It is well known that there are many refractive surgery patients with minimal residual refractive error and excellent uncorrected high-contrast distance visual acuity who are dissatisfied with their postoperative quality of vision.8;9

Although we have not encountered such problems in keratoplasty patients who are seeking usable vision, it will be useful for us to know whether the graft patients who have visual acuity of 20/25 or higher can be considered totally normal. Studies evaluating the visual quality of patients who had PKP are mostly related to the measurement of contrast sensitivity. Similar to the study of Mannis and coauthors,7 we found the contrast sensitivity values significantly lower at all spatial frequencies in PG and the difference displayed gradual increment toward the higher spatial frequencies. Hess and Carney10 investigated the effect of induced corneal distortion on contrast sensitivity function, and they found a reduction in high spatial frequencies. They determined that light scattering that is attributed to corneal distortion and scarring decreases following PKP and helps the improvement of visual function.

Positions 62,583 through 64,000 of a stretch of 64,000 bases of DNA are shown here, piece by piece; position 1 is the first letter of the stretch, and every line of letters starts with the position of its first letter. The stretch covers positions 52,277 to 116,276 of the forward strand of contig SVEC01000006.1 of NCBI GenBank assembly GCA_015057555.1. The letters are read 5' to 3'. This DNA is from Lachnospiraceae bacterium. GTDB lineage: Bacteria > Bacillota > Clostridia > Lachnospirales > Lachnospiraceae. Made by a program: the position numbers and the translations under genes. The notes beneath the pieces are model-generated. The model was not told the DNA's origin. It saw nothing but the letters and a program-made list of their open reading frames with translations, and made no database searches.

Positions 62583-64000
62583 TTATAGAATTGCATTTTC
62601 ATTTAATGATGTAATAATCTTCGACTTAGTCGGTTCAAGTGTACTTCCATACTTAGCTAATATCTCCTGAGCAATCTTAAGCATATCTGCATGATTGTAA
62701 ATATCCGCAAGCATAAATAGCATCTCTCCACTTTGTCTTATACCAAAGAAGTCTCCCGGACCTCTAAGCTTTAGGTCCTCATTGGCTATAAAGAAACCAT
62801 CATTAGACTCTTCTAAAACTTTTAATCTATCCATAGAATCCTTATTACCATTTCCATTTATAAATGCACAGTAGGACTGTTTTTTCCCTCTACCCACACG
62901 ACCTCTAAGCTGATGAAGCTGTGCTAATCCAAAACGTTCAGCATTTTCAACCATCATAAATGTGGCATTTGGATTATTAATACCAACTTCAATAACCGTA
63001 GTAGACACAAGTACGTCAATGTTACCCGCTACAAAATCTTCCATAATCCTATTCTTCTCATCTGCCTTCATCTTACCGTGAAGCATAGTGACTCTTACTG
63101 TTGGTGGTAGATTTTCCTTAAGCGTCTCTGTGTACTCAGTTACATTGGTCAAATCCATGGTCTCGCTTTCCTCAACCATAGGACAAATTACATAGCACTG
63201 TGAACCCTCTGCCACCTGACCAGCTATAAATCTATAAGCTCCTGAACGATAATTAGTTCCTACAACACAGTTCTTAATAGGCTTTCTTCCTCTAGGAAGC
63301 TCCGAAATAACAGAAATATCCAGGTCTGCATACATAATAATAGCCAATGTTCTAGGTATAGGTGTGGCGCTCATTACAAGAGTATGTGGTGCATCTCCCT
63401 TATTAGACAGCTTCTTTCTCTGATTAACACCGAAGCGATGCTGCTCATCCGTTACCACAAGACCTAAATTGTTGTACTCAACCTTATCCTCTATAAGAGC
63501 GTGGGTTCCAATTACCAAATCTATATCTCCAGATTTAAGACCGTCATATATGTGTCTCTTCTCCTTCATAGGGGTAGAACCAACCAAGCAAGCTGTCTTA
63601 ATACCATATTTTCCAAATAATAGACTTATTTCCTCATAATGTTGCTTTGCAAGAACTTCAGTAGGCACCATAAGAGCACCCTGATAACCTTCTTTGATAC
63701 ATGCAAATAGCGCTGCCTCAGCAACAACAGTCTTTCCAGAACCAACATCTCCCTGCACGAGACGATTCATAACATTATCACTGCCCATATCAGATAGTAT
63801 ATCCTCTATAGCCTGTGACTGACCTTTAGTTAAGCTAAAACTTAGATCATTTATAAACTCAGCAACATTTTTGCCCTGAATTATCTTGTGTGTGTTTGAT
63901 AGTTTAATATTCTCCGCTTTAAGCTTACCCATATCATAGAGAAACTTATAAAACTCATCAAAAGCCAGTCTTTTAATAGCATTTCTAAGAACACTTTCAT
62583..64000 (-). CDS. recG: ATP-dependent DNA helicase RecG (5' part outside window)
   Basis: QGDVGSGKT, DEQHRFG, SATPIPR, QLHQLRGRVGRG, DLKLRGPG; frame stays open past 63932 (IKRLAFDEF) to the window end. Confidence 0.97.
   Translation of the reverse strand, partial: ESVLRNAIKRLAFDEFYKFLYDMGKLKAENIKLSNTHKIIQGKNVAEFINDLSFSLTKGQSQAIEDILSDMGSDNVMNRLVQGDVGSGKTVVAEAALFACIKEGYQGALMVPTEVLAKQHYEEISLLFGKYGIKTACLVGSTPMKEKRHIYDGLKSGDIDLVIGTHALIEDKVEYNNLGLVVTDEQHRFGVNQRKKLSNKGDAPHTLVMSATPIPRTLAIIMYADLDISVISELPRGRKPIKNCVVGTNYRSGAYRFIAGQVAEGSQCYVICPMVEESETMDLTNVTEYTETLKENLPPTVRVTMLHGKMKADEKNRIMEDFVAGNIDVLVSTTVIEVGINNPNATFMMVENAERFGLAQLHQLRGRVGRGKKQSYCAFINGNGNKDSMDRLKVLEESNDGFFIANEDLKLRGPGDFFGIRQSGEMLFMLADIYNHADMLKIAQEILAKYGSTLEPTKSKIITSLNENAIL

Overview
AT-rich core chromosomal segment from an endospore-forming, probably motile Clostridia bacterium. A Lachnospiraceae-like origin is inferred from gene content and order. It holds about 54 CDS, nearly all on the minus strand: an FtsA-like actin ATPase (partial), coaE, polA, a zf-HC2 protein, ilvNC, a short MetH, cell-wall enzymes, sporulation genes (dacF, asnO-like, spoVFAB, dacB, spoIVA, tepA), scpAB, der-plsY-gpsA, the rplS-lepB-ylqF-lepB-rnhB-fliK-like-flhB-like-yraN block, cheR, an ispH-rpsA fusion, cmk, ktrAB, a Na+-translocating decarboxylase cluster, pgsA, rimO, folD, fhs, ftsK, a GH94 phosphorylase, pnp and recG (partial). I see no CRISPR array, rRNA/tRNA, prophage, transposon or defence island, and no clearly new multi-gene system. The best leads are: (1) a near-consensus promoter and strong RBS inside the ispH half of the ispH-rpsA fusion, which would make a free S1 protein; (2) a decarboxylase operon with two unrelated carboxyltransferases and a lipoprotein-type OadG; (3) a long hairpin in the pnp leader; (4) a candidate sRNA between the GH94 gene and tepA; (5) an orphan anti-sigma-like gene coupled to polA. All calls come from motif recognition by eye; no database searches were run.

Decentration might have an effect on lower visual quality in PKP patients.16,17 It has already been demonstrated that decentration of the treatment zone is associated with disturbing visual symptoms and decreased low-contrast visual acuity following refractive laser surgeriess.16 Mrochen and coauthors17 reported that decentrations as small as 0.2 mm become important following refractive laser surgeries. Also, Verdon and coauthors12 demonstrated a fair amount of low-contrast visual acuity because of decentrations of the ablation zone in the refractive surgery patients. Recently, Seiler and coauthors14 reported a similar correlation between the ocular aberrations and nonacuity visual functions. Although it did not reach a statistically significant level, decentration of the graft was analyzed in our transplanted grafts. In normal eyes, kappa angle, which is a physiological source of coma aberration, was found to be 0.15 mm larger in the PG than the CG, which might be one of the sources of lower visual quality in PKP. The effect of decentration on ocular aberrations denotes that there must be better solutions to the centration problem in keratoplasty operations, the same as in refractive surgeries.